Regulated Career Colleges in Canada
Regulated career colleges have been an integral part of the post-secondary educational landscape in Canada for close to two centuries.
- Canada’s first regulated career college dates back to the early 1800s.
- Annually, regulated career colleges have more than 175,000 students enrolled.
- Over 35,000 employees work in regulated career colleges.
- NACC itself was founded in 1896.
Regulated Career Colleges Programs
- Are fully recognized and reviewed by provincial governments.
- Offer compressed length of study, high-quality and regulated instruction, small class sizes, and flexible schedules, all of which are appealing to students.
- Provide graduates the necessary skills to get jobs and fill industry voids immediately.
NACC by the numbers. About our graduates:
- 79% of grads enjoy higher income than before training.
- 89% of grads are participating in the workforce.
- 80% of those employed are working in sectors related to their training.
Work Permits for International Students
- International students registered in a public educational institution are able to obtain a post-graduate work permit. Currently, this does not apply to students of private institutions (with very few exceptions).
- This is discrimination against small and medium sized businesses trying to create jobs in our communities.
- By design, career college programs are more condensed, which appeals to many international students. Comparable programs are often unavailable at public institutions.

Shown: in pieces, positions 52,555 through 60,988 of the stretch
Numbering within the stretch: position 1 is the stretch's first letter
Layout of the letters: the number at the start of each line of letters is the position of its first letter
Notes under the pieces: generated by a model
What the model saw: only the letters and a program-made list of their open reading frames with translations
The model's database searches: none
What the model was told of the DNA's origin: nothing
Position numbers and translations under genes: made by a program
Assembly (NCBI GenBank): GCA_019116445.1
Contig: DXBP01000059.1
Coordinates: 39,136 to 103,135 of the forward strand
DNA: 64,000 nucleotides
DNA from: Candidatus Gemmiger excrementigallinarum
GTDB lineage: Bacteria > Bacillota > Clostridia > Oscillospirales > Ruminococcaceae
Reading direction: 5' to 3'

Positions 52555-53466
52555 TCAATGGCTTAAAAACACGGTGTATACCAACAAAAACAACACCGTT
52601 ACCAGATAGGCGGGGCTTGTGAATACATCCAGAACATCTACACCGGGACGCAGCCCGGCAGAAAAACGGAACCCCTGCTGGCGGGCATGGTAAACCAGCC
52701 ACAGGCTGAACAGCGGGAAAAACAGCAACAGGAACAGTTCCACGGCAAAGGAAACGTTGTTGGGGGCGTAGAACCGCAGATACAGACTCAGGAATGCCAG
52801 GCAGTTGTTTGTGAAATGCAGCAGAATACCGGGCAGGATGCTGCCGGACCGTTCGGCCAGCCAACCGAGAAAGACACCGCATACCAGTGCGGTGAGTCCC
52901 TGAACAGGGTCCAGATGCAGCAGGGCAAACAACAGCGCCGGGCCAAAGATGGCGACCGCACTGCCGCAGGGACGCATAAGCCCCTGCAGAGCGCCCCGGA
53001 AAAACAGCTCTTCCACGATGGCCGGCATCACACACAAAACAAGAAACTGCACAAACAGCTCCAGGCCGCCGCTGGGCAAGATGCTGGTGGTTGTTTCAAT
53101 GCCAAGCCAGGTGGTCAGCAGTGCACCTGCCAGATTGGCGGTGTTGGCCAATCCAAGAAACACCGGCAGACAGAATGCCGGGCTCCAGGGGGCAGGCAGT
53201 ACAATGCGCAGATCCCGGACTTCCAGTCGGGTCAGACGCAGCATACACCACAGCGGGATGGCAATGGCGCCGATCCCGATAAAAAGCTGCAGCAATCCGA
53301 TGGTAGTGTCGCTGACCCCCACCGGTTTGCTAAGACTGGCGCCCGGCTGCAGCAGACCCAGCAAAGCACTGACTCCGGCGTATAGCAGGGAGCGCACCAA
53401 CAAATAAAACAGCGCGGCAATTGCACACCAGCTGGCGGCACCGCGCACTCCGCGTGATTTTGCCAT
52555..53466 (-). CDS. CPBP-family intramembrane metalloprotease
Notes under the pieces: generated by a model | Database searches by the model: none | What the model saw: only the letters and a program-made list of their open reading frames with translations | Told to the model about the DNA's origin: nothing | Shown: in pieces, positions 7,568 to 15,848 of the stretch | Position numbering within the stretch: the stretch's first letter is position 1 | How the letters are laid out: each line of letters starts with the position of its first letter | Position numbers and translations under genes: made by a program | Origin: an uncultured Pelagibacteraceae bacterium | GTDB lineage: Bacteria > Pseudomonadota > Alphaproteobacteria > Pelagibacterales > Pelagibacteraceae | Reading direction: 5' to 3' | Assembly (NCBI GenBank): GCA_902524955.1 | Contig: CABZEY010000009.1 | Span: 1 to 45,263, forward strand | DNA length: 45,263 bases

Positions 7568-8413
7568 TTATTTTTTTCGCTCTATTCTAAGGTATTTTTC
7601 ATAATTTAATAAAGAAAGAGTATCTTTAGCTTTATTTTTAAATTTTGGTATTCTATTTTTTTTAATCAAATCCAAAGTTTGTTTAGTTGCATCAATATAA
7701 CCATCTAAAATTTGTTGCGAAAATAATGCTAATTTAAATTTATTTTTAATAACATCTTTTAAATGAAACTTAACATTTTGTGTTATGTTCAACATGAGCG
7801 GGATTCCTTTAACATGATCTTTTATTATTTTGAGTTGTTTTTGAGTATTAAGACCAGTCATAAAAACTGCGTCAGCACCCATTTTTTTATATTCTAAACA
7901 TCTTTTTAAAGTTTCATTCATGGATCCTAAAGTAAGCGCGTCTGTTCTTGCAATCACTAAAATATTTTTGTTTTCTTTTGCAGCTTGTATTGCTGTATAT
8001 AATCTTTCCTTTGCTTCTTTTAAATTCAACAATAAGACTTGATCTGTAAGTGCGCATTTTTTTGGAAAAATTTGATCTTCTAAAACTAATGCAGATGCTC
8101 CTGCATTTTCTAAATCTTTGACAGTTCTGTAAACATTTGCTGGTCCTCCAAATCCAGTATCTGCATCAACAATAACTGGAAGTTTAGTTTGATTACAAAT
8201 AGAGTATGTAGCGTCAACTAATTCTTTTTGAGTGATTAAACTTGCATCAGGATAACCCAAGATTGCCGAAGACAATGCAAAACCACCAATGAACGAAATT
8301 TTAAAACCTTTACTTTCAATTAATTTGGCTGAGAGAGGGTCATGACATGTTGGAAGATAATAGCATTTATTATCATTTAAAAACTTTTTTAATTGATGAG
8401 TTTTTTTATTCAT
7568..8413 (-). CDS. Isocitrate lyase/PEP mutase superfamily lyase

- Loss of students: International students wanting to attend programs offered at career colleges choose other destinations instead of Canada.
- Loss of job creation: Should international students attending career colleges be allowed to receive work permits, it is estimated that thousands of jobs would be created.
- Loss of revenue: Estimated at $120 million per year.
What NACC is doing
- On behalf of our members, NACC has been lobbying Citizenship and Immigration Canada (CIC) and the Minister’s Office to have this policy changed since 2010.
- We have been promised an answer on a number of occasions, and been given timelines. Each time the change has not come and the deadlines were ignored.
- We will continue to push to end this discriminatory policy so that more jobs can be created throughout Canada.
By allowing international students attending private institutions to obtain post-graduate work permits, more international students will choose Canada.